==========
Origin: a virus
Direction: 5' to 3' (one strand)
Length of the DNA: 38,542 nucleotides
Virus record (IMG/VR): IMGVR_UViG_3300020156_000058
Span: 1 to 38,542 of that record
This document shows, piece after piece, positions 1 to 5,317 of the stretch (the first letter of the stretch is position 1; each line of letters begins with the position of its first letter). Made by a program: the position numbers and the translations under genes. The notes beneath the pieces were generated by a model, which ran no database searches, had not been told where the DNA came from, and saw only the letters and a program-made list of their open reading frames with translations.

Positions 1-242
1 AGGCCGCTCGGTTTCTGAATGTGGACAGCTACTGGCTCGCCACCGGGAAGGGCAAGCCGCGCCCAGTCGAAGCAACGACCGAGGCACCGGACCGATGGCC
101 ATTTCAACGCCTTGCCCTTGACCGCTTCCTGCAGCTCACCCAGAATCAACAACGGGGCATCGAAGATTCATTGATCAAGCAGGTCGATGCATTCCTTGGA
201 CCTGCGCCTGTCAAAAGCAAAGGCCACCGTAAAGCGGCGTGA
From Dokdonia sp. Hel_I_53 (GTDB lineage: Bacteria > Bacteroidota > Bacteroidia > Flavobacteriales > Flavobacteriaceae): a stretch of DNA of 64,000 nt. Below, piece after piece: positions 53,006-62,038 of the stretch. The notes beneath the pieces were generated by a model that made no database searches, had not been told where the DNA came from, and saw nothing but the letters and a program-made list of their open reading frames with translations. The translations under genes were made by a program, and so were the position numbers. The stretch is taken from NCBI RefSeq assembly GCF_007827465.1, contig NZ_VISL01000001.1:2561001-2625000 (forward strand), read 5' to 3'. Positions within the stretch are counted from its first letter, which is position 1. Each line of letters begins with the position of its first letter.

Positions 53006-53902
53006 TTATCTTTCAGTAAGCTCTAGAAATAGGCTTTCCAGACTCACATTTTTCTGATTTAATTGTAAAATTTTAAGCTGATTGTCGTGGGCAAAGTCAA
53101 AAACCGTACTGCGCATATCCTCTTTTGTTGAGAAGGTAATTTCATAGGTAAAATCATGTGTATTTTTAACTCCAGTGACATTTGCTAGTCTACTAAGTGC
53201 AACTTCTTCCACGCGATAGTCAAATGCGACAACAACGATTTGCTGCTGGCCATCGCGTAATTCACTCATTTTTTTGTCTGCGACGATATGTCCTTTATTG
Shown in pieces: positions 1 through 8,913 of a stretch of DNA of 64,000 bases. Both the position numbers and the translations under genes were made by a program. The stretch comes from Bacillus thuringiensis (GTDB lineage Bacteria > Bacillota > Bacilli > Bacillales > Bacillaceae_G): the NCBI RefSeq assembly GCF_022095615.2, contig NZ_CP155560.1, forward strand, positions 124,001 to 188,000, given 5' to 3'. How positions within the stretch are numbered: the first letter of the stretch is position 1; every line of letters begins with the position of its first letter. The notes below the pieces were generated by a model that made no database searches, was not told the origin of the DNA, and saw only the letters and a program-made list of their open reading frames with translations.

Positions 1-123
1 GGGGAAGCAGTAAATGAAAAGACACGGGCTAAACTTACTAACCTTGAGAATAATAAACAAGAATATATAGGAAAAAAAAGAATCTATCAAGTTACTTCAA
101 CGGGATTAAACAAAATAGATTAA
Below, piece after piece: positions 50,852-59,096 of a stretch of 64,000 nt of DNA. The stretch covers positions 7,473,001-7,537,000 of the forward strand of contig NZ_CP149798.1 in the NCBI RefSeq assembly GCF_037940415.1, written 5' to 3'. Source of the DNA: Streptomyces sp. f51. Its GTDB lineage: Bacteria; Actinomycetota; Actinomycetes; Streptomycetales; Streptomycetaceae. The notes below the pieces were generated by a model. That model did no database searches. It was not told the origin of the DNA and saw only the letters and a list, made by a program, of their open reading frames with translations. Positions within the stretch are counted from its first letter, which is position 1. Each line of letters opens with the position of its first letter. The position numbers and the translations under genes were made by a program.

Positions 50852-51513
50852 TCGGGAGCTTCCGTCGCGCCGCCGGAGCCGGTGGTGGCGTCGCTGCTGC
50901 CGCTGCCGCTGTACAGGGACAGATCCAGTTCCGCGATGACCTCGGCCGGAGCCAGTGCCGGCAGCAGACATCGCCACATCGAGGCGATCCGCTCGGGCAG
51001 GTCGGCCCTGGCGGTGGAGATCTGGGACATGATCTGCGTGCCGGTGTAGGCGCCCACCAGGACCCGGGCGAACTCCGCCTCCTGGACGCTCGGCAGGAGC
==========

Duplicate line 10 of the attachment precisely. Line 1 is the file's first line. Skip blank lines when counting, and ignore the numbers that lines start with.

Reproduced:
201 CCTGCGCCTGTCAAAAGCAAAGGCCACCGTAAAGCGGCGTGA